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11/21/2005 Archived Entry: "More on the $100 laptop"

I decided to visit the MIT Media Lab page, hoping to get a good look at the $100 laptop. The first thing I saw, in big bold letters: "Please note that the $100 laptops—not yet in production—will not be available for sale. The laptops will only be distributed to schools directly through large government initiatives." I think that gives away their whole agenda right there. "Large government initiatives." I.e., give us great gobs of government money, and minimal accountability.

I finally found some photos here, here, and here, with another revealing clue about the UN mentality. "Note: The high resolution images are only available to WSIS accredited media." Ah, the gatekeepers on the information highway. Be regimented, or stay out in the cold.

Of course, you can't tell from the photos that the prototype on display is "a balsa model with a keyboard and an LCD with a thick cable attached to a box under the counter". Perhaps we should call it the $100 Vaporware.

I've been reading more from Lee Felsenstein, and he sees right through all of this:

By marketing the idea to governments and large corporations, the OLPC [One Laptop Per Child] project adopts a top-down structure. So far as can be seen, no studies are being done among the target user populations to verify the concepts of the hardware, software and cultural constructs. Despite the fact that neither the children, their schools nor their parents will have anything to say in the creation of the design, large orders of multi-million units are planned. ... This represents a particularly striking form of a command economy where a market economy is an absolute necessity.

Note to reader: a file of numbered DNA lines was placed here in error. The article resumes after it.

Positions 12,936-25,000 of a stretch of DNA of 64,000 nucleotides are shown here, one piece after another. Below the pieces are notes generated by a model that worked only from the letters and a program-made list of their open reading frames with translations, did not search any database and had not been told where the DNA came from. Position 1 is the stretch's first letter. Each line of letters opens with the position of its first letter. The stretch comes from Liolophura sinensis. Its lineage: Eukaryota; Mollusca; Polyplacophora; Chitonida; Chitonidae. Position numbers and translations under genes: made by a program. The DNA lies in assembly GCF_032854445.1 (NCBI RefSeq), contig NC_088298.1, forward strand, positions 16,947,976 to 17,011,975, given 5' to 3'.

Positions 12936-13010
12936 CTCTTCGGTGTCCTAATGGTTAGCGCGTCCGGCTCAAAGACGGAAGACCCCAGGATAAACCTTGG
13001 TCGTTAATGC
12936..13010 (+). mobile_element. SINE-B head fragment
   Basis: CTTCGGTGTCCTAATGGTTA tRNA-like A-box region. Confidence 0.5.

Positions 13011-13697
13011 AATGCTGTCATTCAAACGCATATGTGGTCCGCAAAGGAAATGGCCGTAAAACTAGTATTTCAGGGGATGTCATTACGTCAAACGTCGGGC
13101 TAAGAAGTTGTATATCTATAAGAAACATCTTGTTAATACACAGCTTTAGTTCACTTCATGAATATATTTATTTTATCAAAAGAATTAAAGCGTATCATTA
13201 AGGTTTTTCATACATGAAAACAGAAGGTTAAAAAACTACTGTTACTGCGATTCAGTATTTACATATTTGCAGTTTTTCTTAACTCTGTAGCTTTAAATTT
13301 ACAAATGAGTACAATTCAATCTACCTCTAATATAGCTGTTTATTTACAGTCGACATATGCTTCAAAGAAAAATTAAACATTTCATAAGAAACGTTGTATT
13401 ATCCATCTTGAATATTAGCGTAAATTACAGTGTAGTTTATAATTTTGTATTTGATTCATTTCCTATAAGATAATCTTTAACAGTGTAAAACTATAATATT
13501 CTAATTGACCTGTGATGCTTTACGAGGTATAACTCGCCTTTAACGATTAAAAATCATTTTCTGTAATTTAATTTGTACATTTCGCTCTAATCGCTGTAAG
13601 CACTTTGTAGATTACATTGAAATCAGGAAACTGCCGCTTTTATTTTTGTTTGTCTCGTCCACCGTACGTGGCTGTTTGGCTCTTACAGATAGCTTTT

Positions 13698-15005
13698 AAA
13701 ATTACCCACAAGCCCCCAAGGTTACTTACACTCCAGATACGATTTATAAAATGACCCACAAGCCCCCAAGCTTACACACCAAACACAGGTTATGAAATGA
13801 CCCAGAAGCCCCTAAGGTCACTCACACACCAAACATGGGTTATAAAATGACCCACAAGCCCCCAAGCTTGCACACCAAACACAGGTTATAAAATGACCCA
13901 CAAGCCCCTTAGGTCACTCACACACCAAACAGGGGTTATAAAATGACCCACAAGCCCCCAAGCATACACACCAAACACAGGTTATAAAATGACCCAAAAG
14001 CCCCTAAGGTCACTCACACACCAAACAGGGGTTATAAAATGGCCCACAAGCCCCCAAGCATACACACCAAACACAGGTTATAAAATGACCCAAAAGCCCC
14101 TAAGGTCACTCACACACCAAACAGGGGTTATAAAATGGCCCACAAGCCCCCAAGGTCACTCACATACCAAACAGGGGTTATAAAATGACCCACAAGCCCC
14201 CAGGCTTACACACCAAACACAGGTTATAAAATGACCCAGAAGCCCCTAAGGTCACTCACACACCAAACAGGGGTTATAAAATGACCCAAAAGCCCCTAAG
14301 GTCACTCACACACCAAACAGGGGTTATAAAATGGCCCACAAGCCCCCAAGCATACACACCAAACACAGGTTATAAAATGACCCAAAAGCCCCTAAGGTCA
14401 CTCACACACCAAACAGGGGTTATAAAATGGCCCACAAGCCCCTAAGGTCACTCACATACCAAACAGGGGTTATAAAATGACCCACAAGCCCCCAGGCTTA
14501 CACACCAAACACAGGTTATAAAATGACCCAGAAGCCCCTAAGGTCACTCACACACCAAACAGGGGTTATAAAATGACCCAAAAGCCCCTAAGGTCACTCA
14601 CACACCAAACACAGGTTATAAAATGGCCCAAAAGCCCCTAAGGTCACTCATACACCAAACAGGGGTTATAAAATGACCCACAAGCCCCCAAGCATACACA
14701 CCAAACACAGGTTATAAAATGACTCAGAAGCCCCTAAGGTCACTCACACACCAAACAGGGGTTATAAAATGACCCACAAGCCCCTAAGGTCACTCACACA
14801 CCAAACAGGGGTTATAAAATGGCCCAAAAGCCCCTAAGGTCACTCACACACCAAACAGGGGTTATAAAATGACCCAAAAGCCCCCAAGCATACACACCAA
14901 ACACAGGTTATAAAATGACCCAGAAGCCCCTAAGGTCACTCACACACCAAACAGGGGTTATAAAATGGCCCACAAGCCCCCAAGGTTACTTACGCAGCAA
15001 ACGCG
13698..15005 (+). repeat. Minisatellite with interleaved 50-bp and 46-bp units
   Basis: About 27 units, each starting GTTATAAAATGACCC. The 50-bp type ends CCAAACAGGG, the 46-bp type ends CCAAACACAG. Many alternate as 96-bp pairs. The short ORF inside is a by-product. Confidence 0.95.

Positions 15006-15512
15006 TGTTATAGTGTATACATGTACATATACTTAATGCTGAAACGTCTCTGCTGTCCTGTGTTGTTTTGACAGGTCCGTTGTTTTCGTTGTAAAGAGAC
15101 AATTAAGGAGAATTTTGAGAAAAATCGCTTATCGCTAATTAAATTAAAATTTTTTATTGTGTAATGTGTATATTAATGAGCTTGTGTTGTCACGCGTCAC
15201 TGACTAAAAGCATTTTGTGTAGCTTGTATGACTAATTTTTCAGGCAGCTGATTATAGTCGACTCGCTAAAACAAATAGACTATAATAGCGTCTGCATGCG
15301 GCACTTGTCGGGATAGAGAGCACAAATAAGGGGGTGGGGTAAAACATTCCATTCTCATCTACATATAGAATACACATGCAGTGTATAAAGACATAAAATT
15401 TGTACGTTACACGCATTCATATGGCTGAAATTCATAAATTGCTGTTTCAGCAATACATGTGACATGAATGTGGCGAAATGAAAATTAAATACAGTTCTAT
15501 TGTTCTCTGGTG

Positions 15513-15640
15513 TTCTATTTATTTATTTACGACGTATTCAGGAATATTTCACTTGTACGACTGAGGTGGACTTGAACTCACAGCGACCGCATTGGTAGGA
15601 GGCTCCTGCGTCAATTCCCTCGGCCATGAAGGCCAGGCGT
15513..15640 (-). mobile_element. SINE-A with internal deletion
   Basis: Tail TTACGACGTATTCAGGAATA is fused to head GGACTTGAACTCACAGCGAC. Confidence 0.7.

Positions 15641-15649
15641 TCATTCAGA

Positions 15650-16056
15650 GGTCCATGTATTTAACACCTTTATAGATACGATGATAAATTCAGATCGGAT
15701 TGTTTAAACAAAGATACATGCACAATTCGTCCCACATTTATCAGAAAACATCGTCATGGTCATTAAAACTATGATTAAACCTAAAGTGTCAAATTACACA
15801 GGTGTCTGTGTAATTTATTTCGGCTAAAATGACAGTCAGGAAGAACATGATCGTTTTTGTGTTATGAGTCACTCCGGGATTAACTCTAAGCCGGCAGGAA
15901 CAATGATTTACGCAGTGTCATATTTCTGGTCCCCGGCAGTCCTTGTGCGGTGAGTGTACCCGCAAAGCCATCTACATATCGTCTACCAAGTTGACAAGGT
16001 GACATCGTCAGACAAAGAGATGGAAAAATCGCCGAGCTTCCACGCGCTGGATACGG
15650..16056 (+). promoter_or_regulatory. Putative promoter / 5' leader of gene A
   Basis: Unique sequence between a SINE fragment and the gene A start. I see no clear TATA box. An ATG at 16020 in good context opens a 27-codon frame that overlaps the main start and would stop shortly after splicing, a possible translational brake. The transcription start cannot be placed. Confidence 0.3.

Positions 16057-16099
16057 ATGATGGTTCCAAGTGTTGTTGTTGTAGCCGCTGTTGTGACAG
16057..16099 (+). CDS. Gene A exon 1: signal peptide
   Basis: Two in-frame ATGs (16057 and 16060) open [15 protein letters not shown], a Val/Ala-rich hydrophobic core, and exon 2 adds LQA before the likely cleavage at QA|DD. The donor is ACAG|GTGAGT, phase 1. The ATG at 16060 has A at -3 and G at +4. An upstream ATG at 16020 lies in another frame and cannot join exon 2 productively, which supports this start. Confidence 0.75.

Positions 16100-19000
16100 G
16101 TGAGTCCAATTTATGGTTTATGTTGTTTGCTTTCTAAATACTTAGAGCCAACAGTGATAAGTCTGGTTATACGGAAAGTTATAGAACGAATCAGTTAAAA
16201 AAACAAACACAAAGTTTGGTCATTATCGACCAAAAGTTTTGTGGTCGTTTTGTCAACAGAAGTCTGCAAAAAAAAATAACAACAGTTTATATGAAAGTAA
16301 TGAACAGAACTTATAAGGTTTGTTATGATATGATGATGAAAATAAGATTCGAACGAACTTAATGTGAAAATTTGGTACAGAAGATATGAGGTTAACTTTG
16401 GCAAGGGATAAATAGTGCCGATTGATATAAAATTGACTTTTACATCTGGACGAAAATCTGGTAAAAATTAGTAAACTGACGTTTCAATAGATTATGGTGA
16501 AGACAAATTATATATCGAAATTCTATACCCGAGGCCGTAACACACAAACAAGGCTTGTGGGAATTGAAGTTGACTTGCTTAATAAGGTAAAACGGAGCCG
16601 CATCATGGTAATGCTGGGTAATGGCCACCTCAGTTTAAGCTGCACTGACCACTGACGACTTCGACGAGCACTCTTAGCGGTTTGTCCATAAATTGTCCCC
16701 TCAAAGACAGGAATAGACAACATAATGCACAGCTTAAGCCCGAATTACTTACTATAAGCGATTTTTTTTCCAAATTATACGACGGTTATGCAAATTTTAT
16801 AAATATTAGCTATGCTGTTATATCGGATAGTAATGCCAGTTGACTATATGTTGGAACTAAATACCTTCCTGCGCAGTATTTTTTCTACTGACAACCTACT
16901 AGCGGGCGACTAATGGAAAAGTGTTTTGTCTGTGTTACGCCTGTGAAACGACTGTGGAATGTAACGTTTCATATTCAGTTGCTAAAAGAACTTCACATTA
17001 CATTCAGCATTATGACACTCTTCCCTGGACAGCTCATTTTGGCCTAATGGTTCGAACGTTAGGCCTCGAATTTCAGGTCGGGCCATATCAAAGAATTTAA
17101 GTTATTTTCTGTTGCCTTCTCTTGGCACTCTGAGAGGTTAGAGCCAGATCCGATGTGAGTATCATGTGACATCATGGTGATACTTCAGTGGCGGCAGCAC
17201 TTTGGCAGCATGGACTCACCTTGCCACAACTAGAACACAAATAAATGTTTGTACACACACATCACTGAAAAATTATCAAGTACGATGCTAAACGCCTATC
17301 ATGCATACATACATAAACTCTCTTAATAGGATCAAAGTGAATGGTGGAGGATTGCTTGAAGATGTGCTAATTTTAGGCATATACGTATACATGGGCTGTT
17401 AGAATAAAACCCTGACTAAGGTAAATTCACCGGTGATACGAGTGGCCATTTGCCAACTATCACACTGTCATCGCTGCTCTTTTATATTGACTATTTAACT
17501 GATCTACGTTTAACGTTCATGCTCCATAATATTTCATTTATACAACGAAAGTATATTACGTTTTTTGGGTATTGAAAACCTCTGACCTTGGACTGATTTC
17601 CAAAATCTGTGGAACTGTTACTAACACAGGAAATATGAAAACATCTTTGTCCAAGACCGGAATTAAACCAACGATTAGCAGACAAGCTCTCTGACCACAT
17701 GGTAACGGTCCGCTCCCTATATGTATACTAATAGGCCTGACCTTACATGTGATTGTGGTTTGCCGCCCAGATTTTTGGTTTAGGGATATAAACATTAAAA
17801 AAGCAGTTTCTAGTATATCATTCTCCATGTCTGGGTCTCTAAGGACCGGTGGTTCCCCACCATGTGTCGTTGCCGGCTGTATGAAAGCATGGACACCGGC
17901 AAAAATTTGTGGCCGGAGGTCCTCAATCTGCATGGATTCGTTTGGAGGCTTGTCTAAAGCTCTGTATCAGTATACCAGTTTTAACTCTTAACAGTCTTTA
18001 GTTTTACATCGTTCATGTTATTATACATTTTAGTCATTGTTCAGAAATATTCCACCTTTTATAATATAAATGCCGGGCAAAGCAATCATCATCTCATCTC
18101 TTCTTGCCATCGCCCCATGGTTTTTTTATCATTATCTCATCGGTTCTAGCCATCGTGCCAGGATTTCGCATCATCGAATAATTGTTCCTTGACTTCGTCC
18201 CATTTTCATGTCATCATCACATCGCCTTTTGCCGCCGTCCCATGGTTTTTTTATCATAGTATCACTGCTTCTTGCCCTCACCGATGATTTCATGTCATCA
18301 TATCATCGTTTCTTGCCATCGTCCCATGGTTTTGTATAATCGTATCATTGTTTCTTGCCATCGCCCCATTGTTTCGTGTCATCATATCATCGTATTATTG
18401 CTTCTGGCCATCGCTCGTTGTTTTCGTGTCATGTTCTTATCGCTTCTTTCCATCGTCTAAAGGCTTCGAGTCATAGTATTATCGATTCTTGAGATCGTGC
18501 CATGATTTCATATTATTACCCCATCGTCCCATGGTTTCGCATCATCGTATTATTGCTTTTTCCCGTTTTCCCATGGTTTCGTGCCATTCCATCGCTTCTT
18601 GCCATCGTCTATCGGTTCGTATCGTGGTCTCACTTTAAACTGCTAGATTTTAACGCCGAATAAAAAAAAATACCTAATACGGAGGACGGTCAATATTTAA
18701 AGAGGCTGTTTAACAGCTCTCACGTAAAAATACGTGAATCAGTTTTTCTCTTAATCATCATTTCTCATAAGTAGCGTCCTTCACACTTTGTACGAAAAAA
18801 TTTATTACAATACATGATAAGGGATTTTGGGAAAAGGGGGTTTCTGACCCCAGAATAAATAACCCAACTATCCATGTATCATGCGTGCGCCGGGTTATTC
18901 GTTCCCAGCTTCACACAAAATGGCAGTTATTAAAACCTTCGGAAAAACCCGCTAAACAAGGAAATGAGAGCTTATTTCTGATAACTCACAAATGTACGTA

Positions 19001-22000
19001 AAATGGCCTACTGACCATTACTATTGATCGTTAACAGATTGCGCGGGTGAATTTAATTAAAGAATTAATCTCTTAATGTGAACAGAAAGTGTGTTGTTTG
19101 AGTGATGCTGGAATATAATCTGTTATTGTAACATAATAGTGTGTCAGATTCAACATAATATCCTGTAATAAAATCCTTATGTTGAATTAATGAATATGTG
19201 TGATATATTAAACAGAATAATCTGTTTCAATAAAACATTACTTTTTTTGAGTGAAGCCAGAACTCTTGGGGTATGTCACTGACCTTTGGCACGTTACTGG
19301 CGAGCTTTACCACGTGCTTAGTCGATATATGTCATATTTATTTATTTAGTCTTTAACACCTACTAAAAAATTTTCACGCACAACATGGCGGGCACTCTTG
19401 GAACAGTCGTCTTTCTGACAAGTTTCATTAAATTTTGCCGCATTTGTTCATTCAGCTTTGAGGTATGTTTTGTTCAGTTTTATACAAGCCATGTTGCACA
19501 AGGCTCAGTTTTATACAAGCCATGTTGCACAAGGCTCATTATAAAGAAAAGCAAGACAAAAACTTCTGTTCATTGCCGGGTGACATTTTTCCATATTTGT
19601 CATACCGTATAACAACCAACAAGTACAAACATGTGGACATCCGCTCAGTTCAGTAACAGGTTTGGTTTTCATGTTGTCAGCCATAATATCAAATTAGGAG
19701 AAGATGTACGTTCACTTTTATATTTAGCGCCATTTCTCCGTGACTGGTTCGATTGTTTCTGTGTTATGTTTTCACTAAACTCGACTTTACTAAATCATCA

You can see why the UN loves the idea...and why I predict it's doomed to failure. Does anyone remember the French Minitel system?

Felsenstein also has excellent technical criticisms of the project. As just one example:

Questions about connectivity of the OLPC laptop are answered by referring to the wireless mesh networking capability to be built into the device. Each one will link to others nearby, which in turn will link to others until finally one links to something connected to the Internet, whereupon all of the other laptops pass their data through the final link. ...[M]esh networking depends upon most of the links being operational whenever connectivity is needed. Are we to assume that all of the OLPC laptops will be left running, especially when the effort of battery charging is considerable? [Emphasis added.]

Not to mention his perceptive social observation:

At a technical conference just before leaving for Tunis, I was on the panel of a session talking about the laptop. There I heard for the first time that the intended use of the laptop was to replace school textbooks. Since textbooks were said to cost up to $20, just 5 uses would break even! I made the point that having a continuously alterable textbook was not something from which I want to have schoolchildren studying.

Especially, I'll add, when the distribution (and thus content) of those textbooks is under the control of the UN. I'm sure functionaries at several levels of government are salivating at the Orwellian prospects.


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